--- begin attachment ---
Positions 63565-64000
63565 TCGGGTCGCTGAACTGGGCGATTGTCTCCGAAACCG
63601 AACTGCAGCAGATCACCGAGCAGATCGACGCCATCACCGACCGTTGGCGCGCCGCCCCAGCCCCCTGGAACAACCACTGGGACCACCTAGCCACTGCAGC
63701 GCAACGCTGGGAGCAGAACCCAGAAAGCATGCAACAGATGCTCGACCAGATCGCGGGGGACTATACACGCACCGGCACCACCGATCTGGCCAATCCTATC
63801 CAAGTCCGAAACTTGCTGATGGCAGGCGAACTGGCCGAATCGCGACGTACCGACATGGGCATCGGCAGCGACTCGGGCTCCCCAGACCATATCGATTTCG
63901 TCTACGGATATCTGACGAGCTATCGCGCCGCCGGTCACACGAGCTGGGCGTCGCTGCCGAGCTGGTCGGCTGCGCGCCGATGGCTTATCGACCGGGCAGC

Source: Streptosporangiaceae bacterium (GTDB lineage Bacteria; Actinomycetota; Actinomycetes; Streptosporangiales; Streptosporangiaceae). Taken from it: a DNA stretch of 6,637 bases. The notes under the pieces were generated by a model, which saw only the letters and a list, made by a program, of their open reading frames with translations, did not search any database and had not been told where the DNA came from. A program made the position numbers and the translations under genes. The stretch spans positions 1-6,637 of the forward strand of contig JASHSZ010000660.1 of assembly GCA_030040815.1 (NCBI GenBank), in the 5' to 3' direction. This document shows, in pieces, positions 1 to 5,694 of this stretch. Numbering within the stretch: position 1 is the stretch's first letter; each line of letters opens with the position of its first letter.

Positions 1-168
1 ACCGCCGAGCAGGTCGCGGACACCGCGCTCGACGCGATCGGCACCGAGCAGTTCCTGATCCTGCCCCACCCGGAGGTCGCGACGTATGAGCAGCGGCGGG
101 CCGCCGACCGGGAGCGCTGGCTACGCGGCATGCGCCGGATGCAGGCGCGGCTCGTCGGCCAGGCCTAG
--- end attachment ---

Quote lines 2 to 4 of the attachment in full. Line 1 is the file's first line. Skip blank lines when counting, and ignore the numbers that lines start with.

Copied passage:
63565 TCGGGTCGCTGAACTGGGCGATTGTCTCCGAAACCG
63601 AACTGCAGCAGATCACCGAGCAGATCGACGCCATCACCGACCGTTGGCGCGCCGCCCCAGCCCCCTGGAACAACCACTGGGACCACCTAGCCACTGCAGC
63701 GCAACGCTGGGAGCAGAACCCAGAAAGCATGCAACAGATGCTCGACCAGATCGCGGGGGACTATACACGCACCGGCACCACCGATCTGGCCAATCCTATC